I also loved the idea of attaching student book talks (or other digital content) to book posters with the help of Aurasma. Once we have iPads in our library, we will have the opportunity to make more and better use of QR codes around the library.

COETAIL (Certificate of Educational Technology and Information Literacy) – I had heard about this program already from others but checked it out for the first time today after Dianne introduced it. I had known that it was a program around educational technology but hadn’t been aware of the information literacy component – and these are the courses that I would be especially interested in: Information Literacy and Ourselves as Learners, 21st Century Literacy Ideas, Questions, and Issues, and Visual Literacy: Effective Communicators and Creators. Will have to check whether it is possible to take individual courses.

EasyBib & Diigo – While I was familiar with these resources, having used both already, I knew little about what these resources can do besides the basic citation and book marking features. Dianne McKenzie demonstrated how both can help students during the research process, in annotating and organizing their notes, creating citations and reference lists and even take advantage of them EasyBib as an add-on in Google Documents. I would love to get a subscription to EasyBib for our libraries, no doubt!

TRAILS – I had trialed using TRAILS in Ghana as a pre-assessment tool of G3-5 students’ information literacy skills at the beginning of the school year to guide me in which skill area the emphasis needed to be. I remember finding it extremely helpful and relatively easy to administer. Fiona Collins’ presentation was a good reminder to make use of this assessment tool again.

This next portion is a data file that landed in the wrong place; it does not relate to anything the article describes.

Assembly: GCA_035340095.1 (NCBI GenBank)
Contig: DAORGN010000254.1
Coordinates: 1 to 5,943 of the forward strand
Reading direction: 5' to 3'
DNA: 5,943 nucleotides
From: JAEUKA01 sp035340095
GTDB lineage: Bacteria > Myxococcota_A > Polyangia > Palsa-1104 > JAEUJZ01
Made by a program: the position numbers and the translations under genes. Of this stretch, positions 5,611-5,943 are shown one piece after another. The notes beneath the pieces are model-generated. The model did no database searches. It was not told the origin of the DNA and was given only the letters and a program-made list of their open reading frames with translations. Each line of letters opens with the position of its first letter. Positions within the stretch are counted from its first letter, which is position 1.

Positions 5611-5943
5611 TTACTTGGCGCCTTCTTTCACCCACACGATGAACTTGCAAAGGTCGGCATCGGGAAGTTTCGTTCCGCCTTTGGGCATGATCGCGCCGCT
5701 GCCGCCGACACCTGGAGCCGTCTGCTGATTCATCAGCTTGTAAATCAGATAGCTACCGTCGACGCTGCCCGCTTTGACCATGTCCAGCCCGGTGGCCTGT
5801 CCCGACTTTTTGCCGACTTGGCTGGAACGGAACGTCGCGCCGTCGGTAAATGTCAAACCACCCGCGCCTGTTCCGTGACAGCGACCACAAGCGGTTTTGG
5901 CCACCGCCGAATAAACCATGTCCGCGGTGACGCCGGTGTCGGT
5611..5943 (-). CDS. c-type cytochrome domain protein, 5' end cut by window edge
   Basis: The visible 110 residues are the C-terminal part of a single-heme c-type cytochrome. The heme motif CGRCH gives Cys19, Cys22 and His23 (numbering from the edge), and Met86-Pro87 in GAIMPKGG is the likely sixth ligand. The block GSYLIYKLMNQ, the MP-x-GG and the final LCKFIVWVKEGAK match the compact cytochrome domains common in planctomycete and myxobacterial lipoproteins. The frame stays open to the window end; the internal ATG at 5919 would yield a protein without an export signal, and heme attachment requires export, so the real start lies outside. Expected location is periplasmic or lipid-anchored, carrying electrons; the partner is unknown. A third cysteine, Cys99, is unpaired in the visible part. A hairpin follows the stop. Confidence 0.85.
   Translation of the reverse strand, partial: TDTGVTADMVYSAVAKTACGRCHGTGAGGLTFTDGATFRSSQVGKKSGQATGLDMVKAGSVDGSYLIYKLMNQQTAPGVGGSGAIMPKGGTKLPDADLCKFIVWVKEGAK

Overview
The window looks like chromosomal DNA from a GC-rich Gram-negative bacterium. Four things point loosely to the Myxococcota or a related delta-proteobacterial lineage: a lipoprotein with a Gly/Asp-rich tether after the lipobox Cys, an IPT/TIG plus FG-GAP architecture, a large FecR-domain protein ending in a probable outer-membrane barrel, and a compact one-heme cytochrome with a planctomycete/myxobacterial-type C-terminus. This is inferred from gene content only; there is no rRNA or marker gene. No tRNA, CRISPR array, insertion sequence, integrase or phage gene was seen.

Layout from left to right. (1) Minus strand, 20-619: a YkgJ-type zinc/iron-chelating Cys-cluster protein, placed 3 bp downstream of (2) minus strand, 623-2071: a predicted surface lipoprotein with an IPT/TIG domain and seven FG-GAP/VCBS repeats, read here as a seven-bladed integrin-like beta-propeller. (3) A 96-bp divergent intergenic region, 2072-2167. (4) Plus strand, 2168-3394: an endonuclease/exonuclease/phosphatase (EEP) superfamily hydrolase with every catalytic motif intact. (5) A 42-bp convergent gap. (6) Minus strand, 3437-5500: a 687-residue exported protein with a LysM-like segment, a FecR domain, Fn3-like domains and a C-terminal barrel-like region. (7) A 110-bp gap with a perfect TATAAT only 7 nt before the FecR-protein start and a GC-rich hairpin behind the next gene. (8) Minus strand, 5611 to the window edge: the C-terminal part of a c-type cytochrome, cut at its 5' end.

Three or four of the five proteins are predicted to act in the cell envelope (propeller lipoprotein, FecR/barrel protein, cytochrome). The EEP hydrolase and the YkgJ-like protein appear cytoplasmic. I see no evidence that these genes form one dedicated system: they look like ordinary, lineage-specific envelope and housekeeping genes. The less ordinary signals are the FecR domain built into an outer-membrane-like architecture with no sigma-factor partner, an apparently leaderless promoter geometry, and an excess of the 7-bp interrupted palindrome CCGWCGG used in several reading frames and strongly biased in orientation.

Visual literacy through powerful picture books – Megan Lindsay’s presentation gave me ideas on how to move our picture book explorations forward. And the timing couldn’t have been better as I just began looking at picture books with our fourth graders last week. Megan gives her students a visual literacy check list as they explore the books so that students become aware of all the features. I will definitely incorporate this in our picture book explorations.

Visual notetaking – I loved Shirley Chan’s presentation on visual note-taking for all ages, as she demonstrated how she uses it with her primary school students. Recently, I have heard and seen quite a bit on visual note-taking, especially from my friend Nicki Hambleton (check out her blog). Through images, students make their thinking visible while at the same time retaining key information more easily. I am keen on finding out and learning more about it, especially on how to use it with younger students. Therefore today’s presentation was just perfect, getting me even more excited about the idea of introducing it to our students. I have already downloaded one of the recommended titles: The Sketchnote Handbook, which was available in Kindle format. As Shirley recommended, learn it first yourself (there is a large number of online tutorials available), and then introduce it to your students, focusing on the three main elements: text, images and structure. Since she stressed several times that the focus here is on simple images, I feel I can give it a try even though I can’t draw.